It’s been awhile… The run-up to the Fall, 2016 election churned up so much topical material ~ richly relevant to The River Birch Project©. Yet, I made a conscious decision not to add to the din of what you’d receive in email. The rush of information, outrage and worry and lack of civil discourse was overwhelming and even though our programs focus on women and leadership, I chose to pause.
Today is International Women’s Day. We are all familiar with the statistics, and for women in management, Catalyst provides a look: http://www.catalyst.org/knowledge/women-management. Today’s Women’s March and other actions are controversial for good reasons, as only certain women retain enough power to have the privilege to walk off their jobs. I believe that speaking up, marching, and taking a stand in public and private is important and a choice that can take many individual forms. Perhaps we can also look at our River Birch gatherings as a kind of circle of collective action where we strengthen our clarity and our responses in our own lives in service to others.
What’s on my mind today is about Speaking Up.
The 60’s/70’s women’s movement had a saying that the personal is political. I’ve been thinking about the subtle and not so subtle cultural power that keeps women from speaking up. It is a common theme in coaching women leaders: to have self-doubt and for that to impede grounded and impactful leadership. Men have self-doubt and it manifests in a different manner, but with women it often results in moving to the side-line, taking a side seat at the table or remaining quiet.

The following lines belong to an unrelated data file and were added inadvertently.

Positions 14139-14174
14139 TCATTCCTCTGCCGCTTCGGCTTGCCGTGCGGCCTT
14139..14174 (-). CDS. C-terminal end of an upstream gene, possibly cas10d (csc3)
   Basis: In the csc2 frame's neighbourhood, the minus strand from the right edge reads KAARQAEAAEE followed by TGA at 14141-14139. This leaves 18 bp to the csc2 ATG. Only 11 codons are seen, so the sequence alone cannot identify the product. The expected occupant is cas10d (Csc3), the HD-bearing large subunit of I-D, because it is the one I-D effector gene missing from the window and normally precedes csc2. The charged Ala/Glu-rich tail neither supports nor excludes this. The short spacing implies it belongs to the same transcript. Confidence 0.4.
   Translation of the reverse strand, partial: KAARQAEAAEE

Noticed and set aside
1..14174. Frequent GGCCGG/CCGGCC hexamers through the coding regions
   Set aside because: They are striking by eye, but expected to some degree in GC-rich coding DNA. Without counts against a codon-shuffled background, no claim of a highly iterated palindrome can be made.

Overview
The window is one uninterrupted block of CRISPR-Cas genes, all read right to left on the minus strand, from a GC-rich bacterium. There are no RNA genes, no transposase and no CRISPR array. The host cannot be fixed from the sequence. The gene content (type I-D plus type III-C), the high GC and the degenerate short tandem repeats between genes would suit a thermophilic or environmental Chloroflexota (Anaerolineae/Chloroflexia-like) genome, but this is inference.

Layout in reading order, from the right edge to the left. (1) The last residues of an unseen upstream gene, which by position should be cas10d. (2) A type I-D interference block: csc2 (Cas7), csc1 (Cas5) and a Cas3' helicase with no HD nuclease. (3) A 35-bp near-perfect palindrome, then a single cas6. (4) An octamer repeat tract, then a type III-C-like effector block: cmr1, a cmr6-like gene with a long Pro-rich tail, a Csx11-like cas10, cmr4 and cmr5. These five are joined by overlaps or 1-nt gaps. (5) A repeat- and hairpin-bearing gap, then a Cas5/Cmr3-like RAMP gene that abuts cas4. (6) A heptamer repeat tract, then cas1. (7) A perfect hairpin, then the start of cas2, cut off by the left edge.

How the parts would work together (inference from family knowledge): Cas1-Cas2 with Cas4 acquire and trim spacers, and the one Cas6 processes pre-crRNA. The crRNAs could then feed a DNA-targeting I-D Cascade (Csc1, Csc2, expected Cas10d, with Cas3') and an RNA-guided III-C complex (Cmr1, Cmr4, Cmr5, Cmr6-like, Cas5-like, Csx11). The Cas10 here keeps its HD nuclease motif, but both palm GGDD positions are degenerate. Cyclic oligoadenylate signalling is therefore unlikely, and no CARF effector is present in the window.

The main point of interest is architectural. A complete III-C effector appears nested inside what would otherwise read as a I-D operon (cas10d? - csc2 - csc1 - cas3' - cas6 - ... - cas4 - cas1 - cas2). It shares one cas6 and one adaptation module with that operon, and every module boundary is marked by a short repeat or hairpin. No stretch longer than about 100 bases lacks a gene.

Some of the best writing about this, for the personal and public realm, is from Rebecca Solnit, http://www.goodreads.com/author/show/15811.Rebecca_Solnit. Take a look at her book: “Men Explain Things To Me”, and check out her original blog post: https://www.guernicamag.com/rebecca-solnit-men-explain-things-to-me/
So, what is the appropriate response? How do we prepare ourselves for the long haul to respond effectively and in keeping with our values, and in a way that we can be heard (through the din)? I’ve wanted to Respond, instead of React, and take Response(able) Action. Part of that undoubtedly takes pausing and centering, listening and discerning.
In what ways have we all experienced, at the dining table and in the conference room, this phenomenon of: “having things explained to us”? In the many ways that this resonates for each of us, consider also the cultural and social underpinnings of power that leads to self-doubt and keeps us from bringing what we have to offer (and what the world needs) to the situation at hand. In what other ways do we not bring our full voice into the mix? This question and other aspects of finding voice, will inform the next River Birch Project© program, to be offered in Spring, 2017.
We will have two events:
Finding Voice / Speaking Up: What keeps women leaders from speaking up, and how do we recognize this and consistently find our voice?
Mentors and Mentoring: One person can make a difference!
Stay Tuned by watching this site.
Also, for something inspiring be sure to catch part of PBS’s American Masters Inspiring woman series: http://www.pbs.org/wnet/americanmasters/inspiring-woman/
In the meantime, Be Kind…but do not be Quiet.